According to the World Economic Forum, 85% of industrial equipment remains unconnected to the IoT, which means it’s being monitored through a combination of manual observation and reacting to something that has already broken. But if you’re reading this, you’re probably already aware of this frustrating situation and considering your options.
“What are we?”
Someone on my team asked me this question recently, and I keep turning it over in my mind. Of course, I have an elevator pitch I could recite, but at our core, who and what is Atomation?
The best way to answer that question is to start with the “why” behind our approach.
Mike Johnson, owner of Heartland Sustainable, is using technology for Operations Optimization. The 20-year-old company has segued into a composting vertical that complements his existing Heartland Farm Services. (www.heartlandsustainable.com) Currently Johnson manages 8 rows of organic compost 8’ H x 25’ W x 300’ L. This equates to 6000 cubic yards of organic material that needs to be maintained for optimal aerobic processing. The final product is sold to companies whose interests are in water management, landfill waste reduction, improving soil health, disease resistant products, and erosion/soil compaction. These companies often include Landscapers, Garden Centers through Fibertech Premium Mulch.
The prospect of updating and connecting legacy machinery to the IoT can seem daunting. You may not have the expertise in-house, you’re already strapped for resources, and it seems...complex. Rest assured, there are simple and effective options that don’t require a team of NASA engineers.
We’ve written recently about the negative impact poor equipment monitoring can have on your business. But how do you know if this is an area you should focus on when you likely already have a full plate? (Hint, there’s almost always room for improvement in equipment monitoring.) We’ve put together a checklist to get you started.
In a perfect world, we could all have cutting-edge, “smart” machinery, all of which would be connected for perfectly streamlined processes. In reality, the most cost-effective solution is often to keep legacy machinery in service. But that doesn’t mean we shouldn’t update the way we use and maintain these machines.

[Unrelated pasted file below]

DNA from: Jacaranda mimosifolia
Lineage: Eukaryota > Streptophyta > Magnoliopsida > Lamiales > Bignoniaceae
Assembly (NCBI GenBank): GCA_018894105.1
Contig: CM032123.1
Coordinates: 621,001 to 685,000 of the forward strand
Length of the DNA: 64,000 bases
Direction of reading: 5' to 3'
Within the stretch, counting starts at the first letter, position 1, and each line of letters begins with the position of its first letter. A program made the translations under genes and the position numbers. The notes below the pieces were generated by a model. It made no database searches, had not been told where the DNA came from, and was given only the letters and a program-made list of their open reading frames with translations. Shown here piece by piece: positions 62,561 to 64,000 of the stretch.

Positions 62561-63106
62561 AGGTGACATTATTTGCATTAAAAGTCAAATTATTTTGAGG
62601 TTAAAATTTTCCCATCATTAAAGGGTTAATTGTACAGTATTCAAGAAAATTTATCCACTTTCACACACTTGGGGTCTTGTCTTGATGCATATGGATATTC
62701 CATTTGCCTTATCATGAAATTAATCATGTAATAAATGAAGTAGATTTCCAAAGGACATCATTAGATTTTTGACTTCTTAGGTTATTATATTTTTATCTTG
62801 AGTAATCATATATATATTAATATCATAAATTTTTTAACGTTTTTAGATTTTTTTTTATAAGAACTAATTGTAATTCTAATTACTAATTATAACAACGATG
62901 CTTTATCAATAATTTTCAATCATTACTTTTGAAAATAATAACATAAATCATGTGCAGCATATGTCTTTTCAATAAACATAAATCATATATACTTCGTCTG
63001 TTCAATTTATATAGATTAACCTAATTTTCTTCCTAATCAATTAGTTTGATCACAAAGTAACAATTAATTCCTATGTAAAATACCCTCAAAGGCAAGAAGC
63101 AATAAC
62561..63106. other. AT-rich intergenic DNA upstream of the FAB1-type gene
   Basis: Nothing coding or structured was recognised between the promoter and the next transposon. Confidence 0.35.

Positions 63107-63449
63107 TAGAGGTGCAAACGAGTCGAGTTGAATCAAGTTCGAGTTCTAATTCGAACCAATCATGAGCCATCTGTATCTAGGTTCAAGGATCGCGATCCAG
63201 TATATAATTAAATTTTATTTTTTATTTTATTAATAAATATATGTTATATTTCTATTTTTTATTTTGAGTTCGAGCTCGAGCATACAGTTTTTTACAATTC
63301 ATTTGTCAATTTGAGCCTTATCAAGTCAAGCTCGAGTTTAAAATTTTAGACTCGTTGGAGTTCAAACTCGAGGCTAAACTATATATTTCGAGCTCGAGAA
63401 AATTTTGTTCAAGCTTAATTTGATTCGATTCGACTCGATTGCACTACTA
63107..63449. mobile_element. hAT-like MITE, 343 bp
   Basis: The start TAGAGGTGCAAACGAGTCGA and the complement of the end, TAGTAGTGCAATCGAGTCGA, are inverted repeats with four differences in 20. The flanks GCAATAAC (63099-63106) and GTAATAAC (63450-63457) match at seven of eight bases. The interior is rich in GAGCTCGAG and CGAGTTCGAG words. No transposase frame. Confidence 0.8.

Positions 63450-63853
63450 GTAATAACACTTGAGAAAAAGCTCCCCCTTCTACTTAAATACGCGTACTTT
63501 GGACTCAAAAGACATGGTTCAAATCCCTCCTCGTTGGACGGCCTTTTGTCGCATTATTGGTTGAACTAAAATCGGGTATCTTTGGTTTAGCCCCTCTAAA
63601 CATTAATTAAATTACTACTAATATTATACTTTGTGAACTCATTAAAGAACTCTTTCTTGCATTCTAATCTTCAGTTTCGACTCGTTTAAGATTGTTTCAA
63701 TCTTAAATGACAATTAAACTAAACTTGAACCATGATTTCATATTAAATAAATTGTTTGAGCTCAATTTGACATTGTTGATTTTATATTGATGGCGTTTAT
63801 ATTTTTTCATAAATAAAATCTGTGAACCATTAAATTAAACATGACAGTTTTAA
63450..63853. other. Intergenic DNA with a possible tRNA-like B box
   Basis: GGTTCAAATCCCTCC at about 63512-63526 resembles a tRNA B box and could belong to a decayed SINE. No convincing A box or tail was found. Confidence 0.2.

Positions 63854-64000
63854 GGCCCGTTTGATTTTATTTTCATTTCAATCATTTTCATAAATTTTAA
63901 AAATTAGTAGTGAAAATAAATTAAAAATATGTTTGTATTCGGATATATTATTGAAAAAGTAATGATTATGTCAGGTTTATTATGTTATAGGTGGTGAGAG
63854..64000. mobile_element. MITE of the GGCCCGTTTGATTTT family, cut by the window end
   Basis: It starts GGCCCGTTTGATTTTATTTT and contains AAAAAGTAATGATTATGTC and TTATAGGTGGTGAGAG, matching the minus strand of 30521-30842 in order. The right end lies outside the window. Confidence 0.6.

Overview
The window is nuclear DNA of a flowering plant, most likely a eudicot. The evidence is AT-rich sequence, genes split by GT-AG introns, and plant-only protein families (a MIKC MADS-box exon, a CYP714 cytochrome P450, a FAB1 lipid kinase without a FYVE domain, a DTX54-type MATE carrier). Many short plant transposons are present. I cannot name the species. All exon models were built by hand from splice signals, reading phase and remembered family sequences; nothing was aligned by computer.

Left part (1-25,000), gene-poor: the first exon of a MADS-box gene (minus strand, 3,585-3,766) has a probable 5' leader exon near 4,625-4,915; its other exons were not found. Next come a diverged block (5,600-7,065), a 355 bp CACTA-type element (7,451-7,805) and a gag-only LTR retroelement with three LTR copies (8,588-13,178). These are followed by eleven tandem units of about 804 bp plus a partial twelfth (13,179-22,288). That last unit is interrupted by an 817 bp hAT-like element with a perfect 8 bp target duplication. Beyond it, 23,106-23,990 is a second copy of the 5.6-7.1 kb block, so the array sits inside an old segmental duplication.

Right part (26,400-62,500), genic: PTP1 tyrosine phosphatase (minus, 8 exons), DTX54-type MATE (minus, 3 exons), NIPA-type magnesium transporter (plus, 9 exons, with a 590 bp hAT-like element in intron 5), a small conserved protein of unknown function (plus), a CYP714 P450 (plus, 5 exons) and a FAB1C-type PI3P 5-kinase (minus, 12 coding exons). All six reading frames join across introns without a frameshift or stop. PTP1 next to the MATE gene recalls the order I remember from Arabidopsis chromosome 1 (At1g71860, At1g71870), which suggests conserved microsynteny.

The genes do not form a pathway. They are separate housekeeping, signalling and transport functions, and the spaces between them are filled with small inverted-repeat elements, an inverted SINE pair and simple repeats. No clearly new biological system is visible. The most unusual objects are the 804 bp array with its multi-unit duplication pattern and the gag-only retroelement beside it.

Much has been written about the growth of connected devices. A 2019 IDC IoT and data forecast predicts 41.6B connected IoT devices will produce 79.4 zettabytes (which is 79.4 billion terabytes) of data in 2025 and most of that growth is coming from the automotive and industrial industries. That data combined with computing power well over one trillion times greater than what was available in the 1950s means the days of managing factories with people, paper and clipboards will soon be over – right? Unfortunately, that doesn’t seem to be the case.
The subject of the IoT often spawns lofty discussions surrounding ‘digital transformation’ across industries. These discussions may be great from a theoretical standpoint, but often leave manufacturers scratching their heads and wondering where to start. Forbes reports, “a majority of manufacturers, 51%, state either that selected business areas are supported by IoT or that they have deployed it extensively across their organizations.” It is apparent that IoT technology is being implemented across manufacturing organizations but the most important questions to ask are why are they being implemented and where to start? As IoT technology matures and ROI is proven, some common roadmaps to IoT adoption are beginning to emerge.
It’s time to rescue the misfit devices. As we continue to transition from a world of isolated systems to one where everything is connected, many pre-Internet, “outdated” devices are being hung out to dry. Although there are currently 26 million devices connected to the Internet of Things, Intel estimates that 85% of existing devices are inaccessible and unconnected.